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Bearded or beardless?

Back some years ago I was playing a part in the outdoor drama in Radford that required that I wear a beard. This soon became a problem when I had to face some of my friends and acquaintances who had never seen me with facial hair. It became more of a problem when I appeared in church with that awful thing. Fellow worshipers couldn’t quite go along with one of the flock showing up at services with such a thing. Most of them went along with it, but some wasted little time letting me know that such a thing was very out of place in the house of worship, and they didn’t hold back their burning comments.
In show business the first person to act the part of a character is known as the creator of the part, and I was able to claim that I was the creator of the part of Captain O’Hara, a British officer, which I acted out proudly with my self-taught Irish Brogue. I felt that it was important that I have a heavy head of hair, a mustache, and a beard to give proper credit to the part. That was when I found out how very many people hated beards, and how easy it was for them to make their feelings known. One would have thought I had joined a band of hippies, or something else people thought was bad.
You’d be surprised how honest some people can be on the subject. Good friends who would not dream of telling a person he has a spot on his tie, or an unzipped zipper walked right up and looked the “beardo” in the eye, and make one of the following remarks: “When are you gonna get that mess off your face?” “Who let you in the church with that crop on your face?” ”I’ll be glad to take up a collection to buy you some razor blades.” “I remember back when you were decent looking.” “If you knew how ugly you look …,” and on and on.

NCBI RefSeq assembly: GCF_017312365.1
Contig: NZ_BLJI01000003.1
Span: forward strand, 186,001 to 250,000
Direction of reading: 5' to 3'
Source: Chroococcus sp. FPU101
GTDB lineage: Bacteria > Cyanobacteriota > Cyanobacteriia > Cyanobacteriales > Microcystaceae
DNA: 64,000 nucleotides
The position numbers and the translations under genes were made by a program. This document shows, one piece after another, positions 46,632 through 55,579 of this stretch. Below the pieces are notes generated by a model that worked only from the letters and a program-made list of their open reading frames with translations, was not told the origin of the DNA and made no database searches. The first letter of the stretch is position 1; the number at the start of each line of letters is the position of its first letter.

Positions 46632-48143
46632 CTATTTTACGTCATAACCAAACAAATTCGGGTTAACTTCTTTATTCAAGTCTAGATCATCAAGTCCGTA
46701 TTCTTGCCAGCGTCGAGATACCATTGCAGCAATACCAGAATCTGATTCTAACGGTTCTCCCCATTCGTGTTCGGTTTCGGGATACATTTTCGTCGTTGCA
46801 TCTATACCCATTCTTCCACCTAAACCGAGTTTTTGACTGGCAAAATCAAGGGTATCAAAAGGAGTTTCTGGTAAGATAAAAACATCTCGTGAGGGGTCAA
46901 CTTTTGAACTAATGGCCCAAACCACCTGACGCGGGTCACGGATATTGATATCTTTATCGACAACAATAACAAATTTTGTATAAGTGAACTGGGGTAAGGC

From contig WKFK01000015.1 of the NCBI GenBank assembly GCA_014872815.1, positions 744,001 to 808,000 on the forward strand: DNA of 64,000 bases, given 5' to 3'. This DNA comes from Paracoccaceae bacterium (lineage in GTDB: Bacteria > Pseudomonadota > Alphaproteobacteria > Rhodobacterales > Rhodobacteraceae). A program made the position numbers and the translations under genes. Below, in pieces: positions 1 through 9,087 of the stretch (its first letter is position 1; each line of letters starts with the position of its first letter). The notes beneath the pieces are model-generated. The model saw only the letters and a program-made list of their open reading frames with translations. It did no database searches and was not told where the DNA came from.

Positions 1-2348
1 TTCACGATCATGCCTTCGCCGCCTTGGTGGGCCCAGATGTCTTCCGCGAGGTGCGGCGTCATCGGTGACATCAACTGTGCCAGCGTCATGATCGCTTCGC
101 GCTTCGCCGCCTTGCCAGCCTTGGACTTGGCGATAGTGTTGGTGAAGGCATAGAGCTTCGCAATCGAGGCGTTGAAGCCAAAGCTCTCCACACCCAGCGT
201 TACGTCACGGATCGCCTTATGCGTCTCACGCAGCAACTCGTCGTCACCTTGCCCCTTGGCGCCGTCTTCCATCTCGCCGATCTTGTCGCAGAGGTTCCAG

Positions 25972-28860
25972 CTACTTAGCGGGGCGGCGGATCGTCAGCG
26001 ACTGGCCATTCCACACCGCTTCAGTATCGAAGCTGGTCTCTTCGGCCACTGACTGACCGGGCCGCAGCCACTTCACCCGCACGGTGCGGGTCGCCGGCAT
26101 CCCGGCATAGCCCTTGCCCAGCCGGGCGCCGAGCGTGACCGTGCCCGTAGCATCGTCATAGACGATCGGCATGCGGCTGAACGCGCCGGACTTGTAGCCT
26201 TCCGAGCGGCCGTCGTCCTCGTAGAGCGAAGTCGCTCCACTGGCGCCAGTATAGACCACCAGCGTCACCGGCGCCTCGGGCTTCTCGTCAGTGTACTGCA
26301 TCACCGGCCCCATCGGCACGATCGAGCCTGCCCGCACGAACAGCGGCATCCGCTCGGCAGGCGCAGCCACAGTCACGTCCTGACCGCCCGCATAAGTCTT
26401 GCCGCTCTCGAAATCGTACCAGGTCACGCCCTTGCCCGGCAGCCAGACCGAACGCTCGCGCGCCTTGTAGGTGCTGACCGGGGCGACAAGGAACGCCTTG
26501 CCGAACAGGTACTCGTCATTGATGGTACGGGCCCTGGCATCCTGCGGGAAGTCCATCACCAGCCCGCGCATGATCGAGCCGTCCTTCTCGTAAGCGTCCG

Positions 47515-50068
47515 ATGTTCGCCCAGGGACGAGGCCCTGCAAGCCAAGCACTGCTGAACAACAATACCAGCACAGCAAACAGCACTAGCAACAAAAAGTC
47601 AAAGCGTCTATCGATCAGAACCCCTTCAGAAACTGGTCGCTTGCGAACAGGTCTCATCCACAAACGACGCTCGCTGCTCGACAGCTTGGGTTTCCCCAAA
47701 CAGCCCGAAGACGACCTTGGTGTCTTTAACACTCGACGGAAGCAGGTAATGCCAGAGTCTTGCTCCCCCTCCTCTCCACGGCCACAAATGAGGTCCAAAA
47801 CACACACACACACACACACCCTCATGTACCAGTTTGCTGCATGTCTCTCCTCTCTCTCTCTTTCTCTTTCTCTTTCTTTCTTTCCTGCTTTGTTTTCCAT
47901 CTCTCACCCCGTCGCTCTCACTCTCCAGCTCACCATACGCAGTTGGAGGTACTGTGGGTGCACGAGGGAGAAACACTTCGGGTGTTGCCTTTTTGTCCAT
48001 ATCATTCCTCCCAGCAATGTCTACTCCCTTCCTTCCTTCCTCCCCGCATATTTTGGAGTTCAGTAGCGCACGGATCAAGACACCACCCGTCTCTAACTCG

Telling them that Jesus had a beard did no good. They came back with the same rebuttal. “Yes, but they didn’t have razors in the time of Jesus.” I happened to know that they knew not what they were talking about. There were razors in the time of Ezekiel, but they didn’t care to hear such talk. Why try to prove them wrong? It just made me a smart aleck hippy. I can truthfully say that most of the insulting remarks were easy to take. In fact, some of the names they called me were complimentary. Such names as Ezekiel, Jeremiah, General Lee, Moses, Uncle Jessie on the Dukes of Hazzard, and occasionally they threw in a Kenny Rogers. I was not always sure if they were complimenting or making fun. If they looked pale, like my old maid aunt, as she searched my face for a safe place to kiss me goodbye it bothered me some, but I lived through it.
Several years ago I shaved off my beard, and hardly anyone noticed. The purpose of all of this rambling is to say that this week I started letting the facial hair grow again, and by Christmas I hope to have a beard that will compare with the one Santa Claus has.

Lloyd Mathews is a retired land surveyor and a historian who lives in Pulaski.

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